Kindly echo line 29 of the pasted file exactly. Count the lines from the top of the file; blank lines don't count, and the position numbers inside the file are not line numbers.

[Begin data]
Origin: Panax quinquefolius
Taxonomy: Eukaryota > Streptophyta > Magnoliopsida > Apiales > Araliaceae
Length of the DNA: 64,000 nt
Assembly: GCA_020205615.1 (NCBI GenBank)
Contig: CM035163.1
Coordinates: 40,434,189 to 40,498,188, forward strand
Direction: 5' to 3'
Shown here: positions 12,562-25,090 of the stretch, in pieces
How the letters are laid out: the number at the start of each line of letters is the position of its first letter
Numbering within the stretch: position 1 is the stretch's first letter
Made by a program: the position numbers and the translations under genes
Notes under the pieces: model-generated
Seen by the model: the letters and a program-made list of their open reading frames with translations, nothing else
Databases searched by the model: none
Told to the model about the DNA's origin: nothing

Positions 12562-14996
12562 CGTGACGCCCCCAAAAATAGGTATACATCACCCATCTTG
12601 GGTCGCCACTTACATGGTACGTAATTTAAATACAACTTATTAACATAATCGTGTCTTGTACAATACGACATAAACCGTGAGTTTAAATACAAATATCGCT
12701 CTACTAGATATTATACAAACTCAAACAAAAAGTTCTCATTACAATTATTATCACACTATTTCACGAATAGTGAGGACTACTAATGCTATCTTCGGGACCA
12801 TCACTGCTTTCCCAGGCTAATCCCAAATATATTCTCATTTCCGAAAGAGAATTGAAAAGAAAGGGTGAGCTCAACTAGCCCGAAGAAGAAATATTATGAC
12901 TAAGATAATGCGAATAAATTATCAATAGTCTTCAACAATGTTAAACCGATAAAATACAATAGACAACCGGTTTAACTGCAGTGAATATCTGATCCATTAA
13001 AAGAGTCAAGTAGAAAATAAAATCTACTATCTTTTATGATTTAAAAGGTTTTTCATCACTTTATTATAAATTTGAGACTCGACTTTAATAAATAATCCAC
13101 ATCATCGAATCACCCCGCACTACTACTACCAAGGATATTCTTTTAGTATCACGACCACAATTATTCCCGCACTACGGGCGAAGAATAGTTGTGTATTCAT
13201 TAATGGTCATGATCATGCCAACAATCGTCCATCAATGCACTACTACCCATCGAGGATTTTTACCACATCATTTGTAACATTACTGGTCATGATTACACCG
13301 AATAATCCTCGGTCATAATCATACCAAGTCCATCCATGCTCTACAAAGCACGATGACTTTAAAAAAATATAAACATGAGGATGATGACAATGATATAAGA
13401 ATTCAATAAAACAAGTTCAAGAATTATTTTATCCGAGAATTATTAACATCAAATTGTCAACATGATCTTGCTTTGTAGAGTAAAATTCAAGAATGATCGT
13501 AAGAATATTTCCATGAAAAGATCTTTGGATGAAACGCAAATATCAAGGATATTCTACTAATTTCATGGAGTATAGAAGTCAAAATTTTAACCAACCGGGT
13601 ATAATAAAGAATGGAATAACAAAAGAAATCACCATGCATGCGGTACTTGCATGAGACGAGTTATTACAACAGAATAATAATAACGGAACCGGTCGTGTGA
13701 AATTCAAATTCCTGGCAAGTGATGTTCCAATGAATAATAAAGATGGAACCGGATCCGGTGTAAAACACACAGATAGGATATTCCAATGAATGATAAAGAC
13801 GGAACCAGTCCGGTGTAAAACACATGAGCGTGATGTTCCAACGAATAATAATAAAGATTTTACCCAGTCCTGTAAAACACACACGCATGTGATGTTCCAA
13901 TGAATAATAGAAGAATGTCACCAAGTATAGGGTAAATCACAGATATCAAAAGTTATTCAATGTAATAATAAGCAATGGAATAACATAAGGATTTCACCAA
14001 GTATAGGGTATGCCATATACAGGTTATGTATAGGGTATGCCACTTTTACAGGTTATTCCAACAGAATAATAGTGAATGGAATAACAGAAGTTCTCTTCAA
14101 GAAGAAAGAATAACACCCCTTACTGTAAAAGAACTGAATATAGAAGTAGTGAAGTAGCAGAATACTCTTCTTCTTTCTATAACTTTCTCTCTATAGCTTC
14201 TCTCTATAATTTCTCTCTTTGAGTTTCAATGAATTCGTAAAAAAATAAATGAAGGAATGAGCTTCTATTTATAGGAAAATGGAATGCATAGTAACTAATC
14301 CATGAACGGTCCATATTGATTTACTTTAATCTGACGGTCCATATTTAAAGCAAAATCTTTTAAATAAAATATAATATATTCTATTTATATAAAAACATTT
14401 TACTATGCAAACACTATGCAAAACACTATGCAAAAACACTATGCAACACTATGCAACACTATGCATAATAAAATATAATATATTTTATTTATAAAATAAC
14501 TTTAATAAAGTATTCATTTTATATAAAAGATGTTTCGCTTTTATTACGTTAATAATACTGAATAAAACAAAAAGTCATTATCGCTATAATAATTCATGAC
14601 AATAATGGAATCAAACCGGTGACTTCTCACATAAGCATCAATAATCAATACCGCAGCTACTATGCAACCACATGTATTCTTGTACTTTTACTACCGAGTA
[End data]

13701 AATTCAAATTCCTGGCAAGTGATGTTCCAATGAATAATAAAGATGGAACCGGATCCGGTGTAAAACACACAGATAGGATATTCCAATGAATGATAAAGAC